Meta will allow political ads on its platforms to question the outcome of the 2020 US presidential election, part of a rollback in election-related content moderation among major social media platforms over the past year ahead of the 2024 US presidential contest.
The policy means that Meta, the parent company of Facebook and Instagram, will be able to directly profit from political ads that boost false claims about the legitimacy of the 2020 election. While the company will allow political advertisements to claim that past elections, including the 2020 presidential race, were rigged, it will prohibit those that “call into question the legitimacy of an upcoming or ongoing election.”
The change is part of a year-old policy update but has not been widely reported. The Wall Street Journal reported Meta’s ads policy change earlier Wednesday.
Meta says the policy allowing 2020 election denialism in political ads was part of an August 2022 announcement about its approach to last year’s midterm elections, when the company said it would prohibit ads targeting users in the United States, Brazil, Israel and Italy that discourage people from voting, call into question the legitimacy of an upcoming or ongoing election or prematurely claim an election victory. The same month, Meta told The Washington Post that it would not remove posts from political candidates or regular users that claim voter fraud or that the 2020 election was rigged.
Meta’s broader electoral misinformation policy continues to prohibit content that could interfere with people’s ability to participate in voting or the census, such as false claims about the timing of an election, according to the company.
President Joe Biden’s reelection campaign blasted Meta on Thursday, saying the company was “choosing to profit off of election denialism.”
“We wish we could say we were surprised Meta is choosing to profit off of election denialism, but it seems to be a feature of theirs, not a bug,” TJ Ducklo, communications advisor to the Biden campaign said in a statement provided to CNN Thursday.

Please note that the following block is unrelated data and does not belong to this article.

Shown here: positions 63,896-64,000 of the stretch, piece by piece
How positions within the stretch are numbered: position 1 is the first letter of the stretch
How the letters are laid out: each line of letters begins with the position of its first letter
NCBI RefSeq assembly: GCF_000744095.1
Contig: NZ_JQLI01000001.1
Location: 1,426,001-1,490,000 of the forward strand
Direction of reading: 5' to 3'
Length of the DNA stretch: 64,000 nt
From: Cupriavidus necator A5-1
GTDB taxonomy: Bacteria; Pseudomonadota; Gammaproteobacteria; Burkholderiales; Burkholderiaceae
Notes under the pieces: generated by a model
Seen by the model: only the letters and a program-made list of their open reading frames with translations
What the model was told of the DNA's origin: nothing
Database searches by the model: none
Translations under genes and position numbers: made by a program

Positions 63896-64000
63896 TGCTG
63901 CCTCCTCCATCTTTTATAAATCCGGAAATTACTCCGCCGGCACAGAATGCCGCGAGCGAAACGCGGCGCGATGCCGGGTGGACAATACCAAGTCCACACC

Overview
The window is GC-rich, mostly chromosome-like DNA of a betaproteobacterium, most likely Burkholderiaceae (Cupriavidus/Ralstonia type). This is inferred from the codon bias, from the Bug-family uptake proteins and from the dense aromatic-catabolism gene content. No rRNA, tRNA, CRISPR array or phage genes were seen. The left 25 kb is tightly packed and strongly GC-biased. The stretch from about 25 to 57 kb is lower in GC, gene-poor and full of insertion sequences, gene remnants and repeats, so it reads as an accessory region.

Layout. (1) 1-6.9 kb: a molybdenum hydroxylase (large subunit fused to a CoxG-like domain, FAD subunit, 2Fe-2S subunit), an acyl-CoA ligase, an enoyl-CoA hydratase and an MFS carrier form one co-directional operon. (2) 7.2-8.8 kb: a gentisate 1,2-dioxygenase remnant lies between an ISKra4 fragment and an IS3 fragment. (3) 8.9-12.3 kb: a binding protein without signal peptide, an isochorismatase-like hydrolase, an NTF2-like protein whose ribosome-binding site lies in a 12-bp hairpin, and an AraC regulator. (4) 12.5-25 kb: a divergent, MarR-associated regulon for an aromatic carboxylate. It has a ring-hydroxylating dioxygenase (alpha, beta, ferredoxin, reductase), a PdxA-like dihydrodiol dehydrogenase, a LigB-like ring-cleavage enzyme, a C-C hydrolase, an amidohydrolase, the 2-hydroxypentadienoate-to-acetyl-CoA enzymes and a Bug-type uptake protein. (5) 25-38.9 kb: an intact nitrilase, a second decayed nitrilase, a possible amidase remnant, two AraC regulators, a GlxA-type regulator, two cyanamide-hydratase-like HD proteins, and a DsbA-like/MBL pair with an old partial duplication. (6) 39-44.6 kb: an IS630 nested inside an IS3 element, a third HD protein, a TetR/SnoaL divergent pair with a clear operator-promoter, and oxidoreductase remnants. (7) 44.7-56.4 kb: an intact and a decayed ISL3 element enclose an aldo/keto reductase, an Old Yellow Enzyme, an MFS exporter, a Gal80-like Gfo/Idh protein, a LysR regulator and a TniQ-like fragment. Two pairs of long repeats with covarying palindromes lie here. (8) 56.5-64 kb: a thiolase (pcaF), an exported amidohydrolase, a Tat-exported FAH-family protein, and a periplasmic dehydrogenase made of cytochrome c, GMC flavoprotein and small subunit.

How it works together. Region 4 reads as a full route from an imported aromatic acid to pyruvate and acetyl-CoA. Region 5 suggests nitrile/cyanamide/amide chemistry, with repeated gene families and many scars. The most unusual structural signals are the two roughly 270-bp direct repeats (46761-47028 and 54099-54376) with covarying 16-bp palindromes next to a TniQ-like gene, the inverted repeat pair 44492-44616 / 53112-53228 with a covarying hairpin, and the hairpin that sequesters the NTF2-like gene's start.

“They amplified the lies behind the ‘stop the steal; movement. Now they’re coming for its cash. Joe Biden won the election in 2020 clearly, unequivocally, and fairly – no matter what Meta choose to promote,” Ducklo added.
“We wish we could say we were surprised Meta is choosing to profit off of election denialism, but it seems to be a feature of theirs, not a bug,” TJ Ducklo, a representative for the Biden campaign, told CNN in a statement about Meta’s ad policy. “They amplified the lies behind the ‘stop the steal’ movement. Now they’re coming for its cash. Joe Biden won the election in 2020 clearly, unequivocally, and fairly — no matter what Meta choose to promote.”
Meta did not immediately respond to a request for comment on the Biden campaign’s statement.
Pressure on tech companies to combat election misinformation ramped up following the January 6, 2021, attack on the US Capitol, which was fueled by baseless claims about 2020 election fraud.
The 2020 election was not rigged or stolen. Dozens of lawsuits attempting to challenge the 2020 presidential election results were dismissed at the state and federal levels in states across the country following a push to overturn the outcome that began in November 2020.
But more recently, social platforms have shifted in how they handle election advertisements and misinformation related to the 2020 election.
Meta, YouTube and X, the platform formerly known as Twitter, have all reinstated accounts belonging to former US President Donald Trump since last fall. Meta clarified following Trump’s reinstatement in January that it would not punish the former president for attacking the results of the 2020 election but said he would be prohibited from casting doubt on an upcoming election.
X also said earlier this year that it would once again allow political advertisements, lifting an earlier ban.
YouTube said in June that it would no longer remove content featuring false claims that the 2020 US presidential election was stolen, reversing a policy instituted more than two years ago. However, the company says it will still prohibit content that misleads users about how and when to vote, promotes false claims that could discourage voting or otherwise “encourages others to interfere with democratic processes.”
YouTube’s policy change allowing 2020 election denialism does not apply to its ad policies, YouTube spokesperson Michael Aciman confirmed Wednesday. YouTube’s ad policy continues to prohibit claims that are “demonstrably false and could significantly undermine participation or trust in an electoral or democratic process.”
Separately, Meta said earlier this month that it would require political advertisers around the world to disclose any use of artificial intelligence in their ads, starting next year, as part of a broader move to limit “deepfakes” and other digitally altered misleading content. It also said it would prohibit political advertisers from using the company’s new, artificial intelligence tools that help brands generate text, backgrounds and other marketing content.
–CNN’s Brian Fung contributed to this report.
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